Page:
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I was guest poet last night at the Southern Performers Interactive Network (SPIN) Christmas Concert in a jam-packed program of poets and musicians.

The event was co-organised by Julia Wakefield who I met at a writing workshop earlier in the year. It was a wonderful evening of entertainment, alternating between poetry and music, with the first half MC’d by Maria Vouis and Steve Evans.

Lindy Warrell opened the set sharing some of her Australasian poems amongst other countries, one of which was old age. Rose between Thorns stepped up next performing an excellent cover of ‘Alice’ and ‘Wicked Game’, aswell as some of their own music, followed by the fab Jill Gower who read entertaining poems about a man she met on a train in Europe and a room comparison with a friend.

Then it was my turn. I shared poems from my three chapbooks, giving a little context before each, and one from my first full length collection due out next year. Sharing the endometriosis poems was quite timely as this was the focus of a recent Insight program, so most in the audience knew about the condition.

After the break, guest musician Tim Saunders took to the stage playing a song called ‘Seflie’ on guitar and a Vivaldi rendition on flute amongst others. Steve Evans was up next, another great poet, sharing ’12 Days of Audit’ and ‘Dating Quiz’, both of which drew laughs from the crowd. Street Owls followed, playing covers of ‘Sweet Dreams’, ‘Ain’t No Sunshine’ and ‘Runaway’, which got us singing along, and Samuel Summer closed the first half who’s recording an album for a Year 12 project and has an amazing voice.

An open mic session followed, which I unfortunately had to miss being exhausted from a ridiculously busy week! But I thoroughly enjoyed myself – caught up with some fellow poets, made some new friends, sold some chapbooks – all in a welcoming and supportive environment. Hoping to spin more in the future.

I went to the launch of Shaping the Fractured Self: Poetry of Chronic Illness and Pain on Wednesday, a stunning collection edited by Heather Taylor Johnson, and the first of its kind in Australia from UWA Publishing.

Launched by Peter Goldsworthy, this is an exquisite book; to be absorbed, examined, shared and treasured.  In his foreword, Peter explores poetry as a cathartic process, the ‘cleansing of emotional wounds’, with ‘much hard-earned wisdom and hard-wrung poetry in the pages that follow.’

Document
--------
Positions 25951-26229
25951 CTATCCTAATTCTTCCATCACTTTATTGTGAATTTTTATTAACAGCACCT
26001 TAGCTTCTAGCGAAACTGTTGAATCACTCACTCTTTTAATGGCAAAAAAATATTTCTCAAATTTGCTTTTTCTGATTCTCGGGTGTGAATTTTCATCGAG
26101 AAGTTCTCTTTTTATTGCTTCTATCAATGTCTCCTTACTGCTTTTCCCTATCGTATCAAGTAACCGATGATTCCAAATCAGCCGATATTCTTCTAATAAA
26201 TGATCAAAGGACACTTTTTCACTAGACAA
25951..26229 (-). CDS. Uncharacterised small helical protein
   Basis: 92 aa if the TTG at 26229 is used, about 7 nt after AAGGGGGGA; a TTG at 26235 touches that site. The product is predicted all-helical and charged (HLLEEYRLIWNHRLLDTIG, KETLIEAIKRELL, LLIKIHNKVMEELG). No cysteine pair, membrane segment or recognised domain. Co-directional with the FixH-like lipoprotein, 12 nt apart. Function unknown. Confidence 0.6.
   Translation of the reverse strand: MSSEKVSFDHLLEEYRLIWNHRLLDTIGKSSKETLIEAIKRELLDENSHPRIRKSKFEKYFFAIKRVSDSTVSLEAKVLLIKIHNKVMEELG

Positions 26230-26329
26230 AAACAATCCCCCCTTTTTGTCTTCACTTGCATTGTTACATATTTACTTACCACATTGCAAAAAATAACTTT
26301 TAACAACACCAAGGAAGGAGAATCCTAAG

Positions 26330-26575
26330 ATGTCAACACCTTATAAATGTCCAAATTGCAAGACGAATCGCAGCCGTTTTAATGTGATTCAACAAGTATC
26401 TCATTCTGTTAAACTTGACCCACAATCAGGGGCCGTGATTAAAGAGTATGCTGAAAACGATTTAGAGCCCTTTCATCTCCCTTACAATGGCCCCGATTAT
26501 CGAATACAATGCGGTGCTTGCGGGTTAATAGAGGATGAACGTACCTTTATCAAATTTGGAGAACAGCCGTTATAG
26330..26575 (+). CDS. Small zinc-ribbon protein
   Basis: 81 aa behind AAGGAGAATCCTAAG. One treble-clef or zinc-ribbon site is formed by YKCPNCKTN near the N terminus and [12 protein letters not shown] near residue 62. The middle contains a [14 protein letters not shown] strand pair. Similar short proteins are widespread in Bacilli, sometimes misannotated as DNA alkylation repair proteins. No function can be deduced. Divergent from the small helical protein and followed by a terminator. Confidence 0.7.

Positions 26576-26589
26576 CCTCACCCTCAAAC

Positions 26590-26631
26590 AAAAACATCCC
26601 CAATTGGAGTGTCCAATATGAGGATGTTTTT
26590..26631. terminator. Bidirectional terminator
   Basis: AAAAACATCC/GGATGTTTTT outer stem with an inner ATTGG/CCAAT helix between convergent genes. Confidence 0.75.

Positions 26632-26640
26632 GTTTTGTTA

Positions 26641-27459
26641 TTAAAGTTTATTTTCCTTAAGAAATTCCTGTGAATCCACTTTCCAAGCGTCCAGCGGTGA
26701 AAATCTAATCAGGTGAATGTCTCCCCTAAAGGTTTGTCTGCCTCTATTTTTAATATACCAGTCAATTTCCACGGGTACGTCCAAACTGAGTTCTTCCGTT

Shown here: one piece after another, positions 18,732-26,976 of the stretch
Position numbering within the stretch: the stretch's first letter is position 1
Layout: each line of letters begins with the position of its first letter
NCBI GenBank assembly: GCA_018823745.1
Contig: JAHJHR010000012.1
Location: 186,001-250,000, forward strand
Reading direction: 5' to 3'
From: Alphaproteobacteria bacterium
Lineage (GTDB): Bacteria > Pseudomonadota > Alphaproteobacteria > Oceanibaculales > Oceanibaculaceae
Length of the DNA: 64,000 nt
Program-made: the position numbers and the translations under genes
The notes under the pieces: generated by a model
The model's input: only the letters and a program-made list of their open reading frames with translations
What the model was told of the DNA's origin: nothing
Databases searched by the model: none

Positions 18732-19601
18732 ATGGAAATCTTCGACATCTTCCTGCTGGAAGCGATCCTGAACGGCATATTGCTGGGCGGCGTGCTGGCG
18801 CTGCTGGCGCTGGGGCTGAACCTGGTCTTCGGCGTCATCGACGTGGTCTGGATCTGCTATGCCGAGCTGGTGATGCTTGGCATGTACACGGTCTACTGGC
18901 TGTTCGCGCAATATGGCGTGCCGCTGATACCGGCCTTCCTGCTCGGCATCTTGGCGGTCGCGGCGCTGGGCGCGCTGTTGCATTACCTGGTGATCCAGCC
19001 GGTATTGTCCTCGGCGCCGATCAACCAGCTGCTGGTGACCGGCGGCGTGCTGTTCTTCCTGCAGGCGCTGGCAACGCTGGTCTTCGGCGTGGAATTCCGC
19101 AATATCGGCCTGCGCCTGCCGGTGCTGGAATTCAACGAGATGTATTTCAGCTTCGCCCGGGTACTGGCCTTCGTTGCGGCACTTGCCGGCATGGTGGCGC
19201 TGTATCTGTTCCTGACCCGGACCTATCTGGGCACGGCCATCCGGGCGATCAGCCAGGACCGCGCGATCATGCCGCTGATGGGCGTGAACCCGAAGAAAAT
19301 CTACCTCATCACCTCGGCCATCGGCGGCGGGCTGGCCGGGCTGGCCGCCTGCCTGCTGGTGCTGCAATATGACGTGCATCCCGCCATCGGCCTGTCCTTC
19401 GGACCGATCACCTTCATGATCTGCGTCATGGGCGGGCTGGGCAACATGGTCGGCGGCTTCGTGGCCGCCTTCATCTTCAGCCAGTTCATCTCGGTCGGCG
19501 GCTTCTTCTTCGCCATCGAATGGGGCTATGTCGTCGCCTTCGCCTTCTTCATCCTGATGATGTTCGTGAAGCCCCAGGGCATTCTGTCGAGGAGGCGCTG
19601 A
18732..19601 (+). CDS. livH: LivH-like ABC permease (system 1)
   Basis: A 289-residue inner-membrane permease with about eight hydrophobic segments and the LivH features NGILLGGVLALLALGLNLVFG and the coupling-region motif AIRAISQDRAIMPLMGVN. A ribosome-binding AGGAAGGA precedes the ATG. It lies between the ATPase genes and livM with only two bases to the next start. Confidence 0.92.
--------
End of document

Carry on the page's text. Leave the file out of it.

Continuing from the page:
A plethora of diseases and conditions are represented – cancer, mental health, disability, postnatal depression, ageing and dementia.  Heather herself suffers from Ménière’s disease, an imbalance of the inner ear, and one she writes about here.  But what makes this anthology so special is its structure; three poems from each poet preceded by a narrative describing their illness and the impact it has.

And Heather has gathered together some fine Australian poets – the likes of Fiona Wright, Andy Jackson and Stuart Barnes alongside those who read at the Adelaide launch – Gareth Roi Jones, Ian Gibbins, Rachael Mead, Rob Walker and Steve Evans.

Gareth suffers from migraines, a debilitating condition painfully conveyed in his poem ‘aching’:

hours when simply standing up

is a pickaxe

when the growling dog

won’t let you through the gate.

Ian is a neuroscientist so knows about the body, how it works and how it doesn’t, demonstrated by his brilliant performance of ‘Cataplexy’, a poem which explores this rare condition where extremes of emotion trigger a switch from consciousness into a waking dream-like state.

Rachael was diagnosed with anxiety and depression, states eloquently expressed in ‘What lies beneath my skin’, which opens with:

The ringing telephone ratchets me into tension.

providing an insight into her daily management, when walking the dog offers some relief:

I put myself in the path of wildness

let it fill my long and hollow bones.

Rob’s condition is chronic osteoarthritis, a degenerative bone disease, where in his poem ‘radiology’ (composed with Magdalena Ball), ‘holding our future in nervous hands, we come with X-rays’, likening this process to ‘reading the stars within’, an ‘internal astrology’, a captivating image.

Steve suffers with temporal epilepsy, experiencing Alice-in-Wonderland-type moments of surreal forgetfulness.  In the ‘Body Electric’, he shares what it feels like:

My body is short-circuiting.

a tumultuous journey culminating in the final stunning lines:

And my words are brittle copies

Of what I used to do. My fingers fail.

I just can’t make a fist of this.

These snapshots are enough to tempt anyone living with chronic illness and pain to seek the bigger picture captured in this collection.  And they need not be a fan of poetry to be able to appreciate the unequivocal raw beauty of the afflicted self.

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